Rejecting Guard’s Advances Cost Him, Man Says

     BOISE, Idaho (CN) – An inmate who reported a jailer’s sexual advances was beaten so brutally by five jailers that he suffered brain damage, the man claims in Federal Court.
     Kody Gambrel sued Twin Falls County and five of its jailers: Andrew Heikkila, Bradley Terry, Stacey Thomas, John Hubbard, and Jimmy Adams.
     Gambrel, 24, says he was a first-time offender serving a 180-day sentence at the Twin Falls County Jail for misdemeanor driving under the influence.
     Before he was beaten, Gambrel says, defendant Thomas forced him to submit to a strip search, during which he said Gambrel had a “nice body,” that he “should consider pursuing a career in homosexual pornography,” and that he could “get any guy he wanted.”
     Gambrel claims that Thomas made similar comments on other occasions, and that Gambrel reported it to Twin County Jail officials.
     Gambrel claims that fellow inmates threatened to sexually assault him on Jan. 29, 2011, and that he reported it incident to jailer Andrew Heikkila.
     Heikkila, who was doing a routine cell check, took him out of the cell and attacked him in a corridor, grabbing him by the back of his collar and slamming him to the ground, causing him to hit his head and lose his glasses, Gambrel says.
     He claims that three other jailers – Hubbard, Adams and Thomas – arrived and joined in the beating, slamming his head to the ground two more times and using military techniques designed to inflict pain and injury.
     “Mr. Thomas, Mr. Heikkila and Mr. Terry attacked Kody by striking him in the face and using a series of military-style, hand-to-hand combat, pain-infliction techniques,” the complaint stated. “Mr. Terry struck Kody in the head and face with a closed fist approximately six times, inflicting extreme pain and serious bodily injuries on Kody.”
     Gambrel claims that Terry hit him in the face two more times, saying, “Oh wow, I can’t believe he’s still conscious.”
     Gambrel claims he was hit in the infraorbital nerve, a pressure point just below the nose, and repeatedly in the peroneal nerve, above the knee, which may have caused permanent tissue damage. He claims the guards also put him into a “vertical armbar,” a “gooseneck,” and a “figure four leg lock.”
     Gambrel says he did nothing to provoke the attack, did not resist and that he believes it was in retaliation for his decision to “report Mr. Thomas’ unwelcome sexual advances.”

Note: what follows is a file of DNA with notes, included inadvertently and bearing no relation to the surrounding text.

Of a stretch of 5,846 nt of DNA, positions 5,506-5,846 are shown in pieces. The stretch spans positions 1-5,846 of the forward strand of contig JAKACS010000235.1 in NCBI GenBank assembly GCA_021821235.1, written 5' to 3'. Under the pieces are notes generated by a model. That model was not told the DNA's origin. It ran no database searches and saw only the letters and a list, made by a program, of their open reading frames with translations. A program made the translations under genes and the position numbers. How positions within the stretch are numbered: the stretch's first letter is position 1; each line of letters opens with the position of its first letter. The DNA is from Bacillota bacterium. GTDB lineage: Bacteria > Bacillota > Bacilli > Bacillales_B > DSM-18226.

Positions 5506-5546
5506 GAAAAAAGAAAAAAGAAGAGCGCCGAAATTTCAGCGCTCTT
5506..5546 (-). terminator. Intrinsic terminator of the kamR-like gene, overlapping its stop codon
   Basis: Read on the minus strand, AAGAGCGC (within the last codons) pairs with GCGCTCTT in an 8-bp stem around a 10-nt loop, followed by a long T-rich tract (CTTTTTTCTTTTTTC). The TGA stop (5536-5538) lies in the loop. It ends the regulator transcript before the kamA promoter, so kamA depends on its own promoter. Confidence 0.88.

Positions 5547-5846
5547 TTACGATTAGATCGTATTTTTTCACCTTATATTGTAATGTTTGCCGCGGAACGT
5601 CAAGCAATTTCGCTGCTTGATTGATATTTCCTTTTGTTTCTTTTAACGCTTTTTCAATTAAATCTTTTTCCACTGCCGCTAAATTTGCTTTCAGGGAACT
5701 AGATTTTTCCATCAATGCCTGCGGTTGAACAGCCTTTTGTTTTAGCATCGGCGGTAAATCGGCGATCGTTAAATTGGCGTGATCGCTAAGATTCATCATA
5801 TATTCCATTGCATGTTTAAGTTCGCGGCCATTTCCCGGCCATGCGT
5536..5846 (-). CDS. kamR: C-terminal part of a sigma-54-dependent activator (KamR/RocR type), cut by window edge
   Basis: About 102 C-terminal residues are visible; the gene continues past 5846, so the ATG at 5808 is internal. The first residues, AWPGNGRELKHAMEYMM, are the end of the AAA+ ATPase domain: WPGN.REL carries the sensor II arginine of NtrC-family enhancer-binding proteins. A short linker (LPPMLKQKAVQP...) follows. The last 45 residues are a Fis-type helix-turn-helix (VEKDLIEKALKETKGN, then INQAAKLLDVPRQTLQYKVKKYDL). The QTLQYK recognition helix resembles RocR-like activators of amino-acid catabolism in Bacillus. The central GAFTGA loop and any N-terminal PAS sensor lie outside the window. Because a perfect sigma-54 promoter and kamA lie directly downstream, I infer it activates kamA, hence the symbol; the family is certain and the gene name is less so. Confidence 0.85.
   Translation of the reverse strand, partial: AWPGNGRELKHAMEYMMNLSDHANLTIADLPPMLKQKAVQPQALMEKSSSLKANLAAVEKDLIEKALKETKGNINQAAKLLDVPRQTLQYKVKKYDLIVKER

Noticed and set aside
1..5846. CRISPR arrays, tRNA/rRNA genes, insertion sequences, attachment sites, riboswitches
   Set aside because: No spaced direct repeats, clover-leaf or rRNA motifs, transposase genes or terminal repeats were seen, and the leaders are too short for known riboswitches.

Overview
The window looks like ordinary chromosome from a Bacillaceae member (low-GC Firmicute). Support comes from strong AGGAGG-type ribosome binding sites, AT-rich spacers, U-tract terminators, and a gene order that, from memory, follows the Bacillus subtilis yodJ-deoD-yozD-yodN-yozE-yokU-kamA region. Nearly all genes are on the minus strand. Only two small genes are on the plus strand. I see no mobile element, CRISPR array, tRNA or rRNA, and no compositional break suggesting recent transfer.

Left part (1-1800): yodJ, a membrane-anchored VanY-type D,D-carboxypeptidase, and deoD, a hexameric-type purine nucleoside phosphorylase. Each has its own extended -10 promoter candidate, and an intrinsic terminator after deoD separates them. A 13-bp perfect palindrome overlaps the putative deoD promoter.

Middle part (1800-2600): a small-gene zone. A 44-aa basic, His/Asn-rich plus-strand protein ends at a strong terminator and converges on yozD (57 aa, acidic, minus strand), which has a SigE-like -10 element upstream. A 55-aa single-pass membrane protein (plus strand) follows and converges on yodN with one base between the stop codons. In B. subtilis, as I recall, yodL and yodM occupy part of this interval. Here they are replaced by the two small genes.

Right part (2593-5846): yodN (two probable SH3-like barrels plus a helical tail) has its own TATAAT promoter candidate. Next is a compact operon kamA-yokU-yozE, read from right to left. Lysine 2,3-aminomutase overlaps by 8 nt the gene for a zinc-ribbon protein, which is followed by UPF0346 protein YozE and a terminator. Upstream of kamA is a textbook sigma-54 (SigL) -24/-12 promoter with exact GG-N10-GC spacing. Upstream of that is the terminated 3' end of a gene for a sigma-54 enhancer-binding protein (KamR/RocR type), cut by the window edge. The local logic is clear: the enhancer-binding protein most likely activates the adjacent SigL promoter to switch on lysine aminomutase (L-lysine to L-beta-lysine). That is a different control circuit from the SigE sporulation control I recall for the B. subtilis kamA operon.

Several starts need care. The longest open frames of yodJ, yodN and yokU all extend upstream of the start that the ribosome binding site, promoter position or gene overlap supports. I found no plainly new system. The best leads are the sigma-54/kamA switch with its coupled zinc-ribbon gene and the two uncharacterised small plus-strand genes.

He says the jailers left him on the floor of Holding Cell 3 after the attack, bleeding profusely from his head, face and ear,” and with “numerous large contusions on his head and face.”
     He says his head and face were swollen, his eye was swollen shut, he lost and regained consciousness and was refused medical treatment. Photographs of the injuries were taken, but he does not know if they were destroyed or “not preserved,” along with audio and video evidence.
     And, Gambrel says, he suffered a shoulder injury, which required surgery, and brain injuries that caused “memory loss, cognitive delay, inability to concentrate and neurological impairments.” the complaint states.
     “The brain injuries have prevented him from successfully attending college or maintaining significant employment,” Gambrel says.
     He also has suffered hearing and vision loss, chronic headaches, flashbacks, anxiety and insomnia.
     He say he was not given his glasses until 10 days after the attack and was told he would be not be given medical treatment until he agreed to “misrepresent how he sustained his injuries.” He refused.
     “Kody’s family was forced to obtain a court order commanding the Twin Falls County Jail to permit Kody to receive medical care,” the complaint states.
     The Twin Falls’ Times-News reported in January that a jury acquitted Gambrel on two of the three felony charges of battery on officers stemming from the incident, but hung on a third charge.
     The case was tried in Gooding County’s 5th District Court due to potential conflicts of interest existing between Gambrel’s family and Twin Falls prosecutor Grant Loebs.
     Gambrel is the son of former Twin Falls Police Det. Curtis Gambrel, according the Times-News.
     He seeks damages for violation of civil rights, negligence and spoliation of evidence. He is represented by Shawn Baily, with Peck, Hadfield, Baxter & Moore, of Logan.

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